|Finding the Thread part three: Rachel Mica Weiss: Sagging Ellipse (After Richard Serra)||| Print ||
Outside/Inside the Box, Crane Arts Building, Icebox Project Space, March 2 - April 15, 2012 1400 North American St, Philadelphia, PA 19122
In the spring of 2012 I saw Rachel Mica Weiss’s “Sagging Ellipse” in "Inside/Outside the Box” an exhibition during Fiber Philadelphia, this piece made of manila rope and sisal is a suspended interlaced surface. I was excited by this piece and saw a direct through line from the work done in the 60s and 70s and was confidently 3 D.I wanted to know more about her work and conveniently she has received a fair amount of press in the last few years and there are several interviews with her on you tube. After some reading and watching I decided I would like to interview her for what i hope will be an ongoing series of interviews "Finding the Thread" in which I ask contemporary makers to relate their work with work from the middle decades of the 2oth Century. Since she had produced her own reference point in subtitling her piece “After Richard Serra", she had already provided an entrance point for the conversation.
Rachel Mica Weiss Sagging Ellipse, (After Richard Serra) Details (2011) / 52" x 46" x 87"/ manila rope (aka sisal)
Joe Lewis: (J.L) While you sub titled your piece “After Richard Serra”. Even if I hadn't listen to that short interview where you talk about the masculine and feminine, I would have made the connection between the sagging/ flexible rope in your piece Ellipse and Serra’s rather ridged metal works. I am wondering if you could expand on that a bit.
Rachel Mica Weiss: (RMW) Sagging Ellipse (After Richard Serra) is a play on his Torqued Ellipses (housed at DIA: Beacon in Beacon, NY --image attached). My hope was to re-interpret this rigid and masculine form, which was manufactured by a steel mill per Serra's specifications, into something that was hand-made, yet just as tactile. Sagging Ellipse encloses the viewer in its texture (and smell!), simultaneously protecting and "imprisoning" the viewer. So it isn't simply about reinterpreting the masculinity of Serra, but it's also about re-affirming the artist's hand in the work, something that I think is more "impressive" because of the work's monumental scale.
JL While he (Serra) was in some of the early shows Lucy Lippard curated like 955,000 (January 13–February 8, 1970) and working with plywood or sending instructions to find and use a ridged materiel, artists like Magdalena Abakanowicz and other eastern European makers like Maria Łaszkiewicz (Poland), Peter and Ritzi Jacobi, (Romania) who came into prominence at the Lausanne Biennale then through American exhibitions like Wall Hangings (1969) and Beyond Craft: The Art Fabric (1972), not to mention Clair Zeisler and Shelia Hicks, were using rope. Are any of these makers are an influence?
RMW: Yes, these makers certainly were influences. Abakanowicz in particular, whose structures also conflate the architecture and garment, has been an influence. While she is working particularly with the female body and its condition of being open or closed, my work deals with the condition of bodies in general. I'm less interested in the feminine, I think, and more interested in states of restriction/the limitations we place on ourselves. In terms of providing structure to the works themselves, hanging structures have been a natural place to go because the condition of being hung is one in which the hung form is powerless or restricted, which lends to the concepts underpinning the work. I am also influenced by some more contemporary makers like Anne Hamilton and the way her works and their performative qualities comment on the way cloth is produced. Labor is also an interest in mine --a lot of my works deal with re-affirming the hand and re-inscribing the body into the work.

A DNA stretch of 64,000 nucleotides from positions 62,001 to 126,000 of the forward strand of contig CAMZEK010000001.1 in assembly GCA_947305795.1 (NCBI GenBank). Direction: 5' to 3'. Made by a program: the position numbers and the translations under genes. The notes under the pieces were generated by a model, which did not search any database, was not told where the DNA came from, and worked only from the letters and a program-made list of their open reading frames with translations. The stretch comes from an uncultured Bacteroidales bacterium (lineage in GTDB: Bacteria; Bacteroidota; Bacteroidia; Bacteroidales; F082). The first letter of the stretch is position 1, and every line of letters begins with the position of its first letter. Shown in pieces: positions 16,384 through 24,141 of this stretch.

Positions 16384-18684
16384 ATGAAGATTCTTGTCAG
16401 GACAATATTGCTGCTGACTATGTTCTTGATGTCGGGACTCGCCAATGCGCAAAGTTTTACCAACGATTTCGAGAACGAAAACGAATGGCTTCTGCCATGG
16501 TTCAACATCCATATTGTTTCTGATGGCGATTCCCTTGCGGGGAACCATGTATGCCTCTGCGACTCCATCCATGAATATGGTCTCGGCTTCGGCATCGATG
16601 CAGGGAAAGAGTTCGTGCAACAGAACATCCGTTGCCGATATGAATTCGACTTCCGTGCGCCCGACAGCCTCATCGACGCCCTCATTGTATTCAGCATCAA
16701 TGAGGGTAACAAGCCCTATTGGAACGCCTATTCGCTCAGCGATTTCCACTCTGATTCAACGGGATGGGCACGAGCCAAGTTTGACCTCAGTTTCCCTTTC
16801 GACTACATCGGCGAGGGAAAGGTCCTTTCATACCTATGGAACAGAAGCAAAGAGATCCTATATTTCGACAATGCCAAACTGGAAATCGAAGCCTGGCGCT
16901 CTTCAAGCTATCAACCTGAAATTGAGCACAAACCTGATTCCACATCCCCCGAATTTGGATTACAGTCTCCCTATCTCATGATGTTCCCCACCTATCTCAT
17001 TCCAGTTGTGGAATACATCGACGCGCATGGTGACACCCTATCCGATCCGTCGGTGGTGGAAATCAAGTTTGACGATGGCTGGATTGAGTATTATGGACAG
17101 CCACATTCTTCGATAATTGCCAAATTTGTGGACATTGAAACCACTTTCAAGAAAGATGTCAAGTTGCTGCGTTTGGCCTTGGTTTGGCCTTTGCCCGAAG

JL: I suggest in my article that "Textiles at a basic level are a 3 dimensional constructed surface, they are architectural in nature and attempts to create sculptural work are often dependent on stitching pieces together and stuffing them or covering an armature or by suspending the finished piece, seldom are they self supporting and when they are it is by coiling or folding/ piling"RMW: Most of my work, if not hung from the ceiling, has used an armature of some kind; these armatures have become increasingly important parts of the work. 2012 pieces like "Breaching" and "Leaning Wood" place emphasis on the armature, or architectural element in the work. Like I said, I'm really interested in the places where clothing and architecture collide to enclose us in spaces or define the bodies which they house, so the technique of using and emphasizing reclaimed wood elements as I do in these two works, serves to underscore that relationship and literally build architecture into the work. These pieces in particular, as well as "Cloak Somewhat Soiled" are also using these specific "stiffening" strategies, as you call them, to harken back to the structure of the loom (see images of old back-strap looms) and the process of weaving/plain weave/the over-under and warp-weft structure.
Ultimately I'd say that the form of the work is driven more by concept than by practical concerns. In creating this most recent installation out of net, I had an image in mind and the final methods used were to achieve the vision for the work.
Rachel Mica Weiss: http://www.rachelmicaweiss.com/Home_Page.html
Fiber Phildelpiha 2012 was the last event after a 20 year history. the website is still online and you cansee a slide show of the Outside/ Inside the Box exhibition. http://www.fiberphiladelphia.org/outside_inside-the-box
Crane Arts in Philladelphia http://www.cranearts.com/
|< Prev||Next >|